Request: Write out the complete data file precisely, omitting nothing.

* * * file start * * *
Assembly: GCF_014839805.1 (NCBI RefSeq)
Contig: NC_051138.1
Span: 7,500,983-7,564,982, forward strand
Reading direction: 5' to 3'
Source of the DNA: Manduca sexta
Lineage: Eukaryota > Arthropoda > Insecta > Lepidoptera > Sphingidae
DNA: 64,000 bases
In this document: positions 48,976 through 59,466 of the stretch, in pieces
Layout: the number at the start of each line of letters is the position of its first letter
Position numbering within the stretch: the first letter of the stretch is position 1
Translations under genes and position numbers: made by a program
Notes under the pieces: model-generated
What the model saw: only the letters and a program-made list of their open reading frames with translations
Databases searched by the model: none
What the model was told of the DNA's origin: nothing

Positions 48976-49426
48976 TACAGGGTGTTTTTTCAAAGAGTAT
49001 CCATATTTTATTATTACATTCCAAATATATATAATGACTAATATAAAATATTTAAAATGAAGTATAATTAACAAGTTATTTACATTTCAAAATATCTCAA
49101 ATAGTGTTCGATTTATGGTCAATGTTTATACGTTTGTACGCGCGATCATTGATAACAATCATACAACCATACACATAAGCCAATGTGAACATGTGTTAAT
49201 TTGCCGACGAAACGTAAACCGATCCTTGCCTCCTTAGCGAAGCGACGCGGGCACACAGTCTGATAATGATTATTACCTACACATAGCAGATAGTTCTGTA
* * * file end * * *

Assembly: GCF_014839805.1 (NCBI RefSeq)
Contig: NC_051138.1
Span: 7,500,983-7,564,982, forward strand
Reading direction: 5' to 3'
Source of the DNA: Manduca sexta
Lineage: Eukaryota > Arthropoda > Insecta > Lepidoptera > Sphingidae
DNA: 64,000 bases
In this document: positions 48,976 through 59,466 of the stretch, in pieces
Layout: the number at the start of each line of letters is the position of its first letter
Position numbering within the stretch: the first letter of the stretch is position 1
Translations under genes and position numbers: made by a program
Notes under the pieces: model-generated
What the model saw: only the letters and a program-made list of their open reading frames with translations
Databases searched by the model: none
What the model was told of the DNA's origin: nothing

Positions 48976-49426
48976 TACAGGGTGTTTTTTCAAAGAGTAT
49001 CCATATTTTATTATTACATTCCAAATATATATAATGACTAATATAAAATATTTAAAATGAAGTATAATTAACAAGTTATTTACATTTCAAAATATCTCAA
49101 ATAGTGTTCGATTTATGGTCAATGTTTATACGTTTGTACGCGCGATCATTGATAACAATCATACAACCATACACATAAGCCAATGTGAACATGTGTTAAT
49201 TTGCCGACGAAACGTAAACCGATCCTTGCCTCCTTAGCGAAGCGACGCGGGCACACAGTCTGATAATGATTATTACCTACACATAGCAGATAGTTCTGTA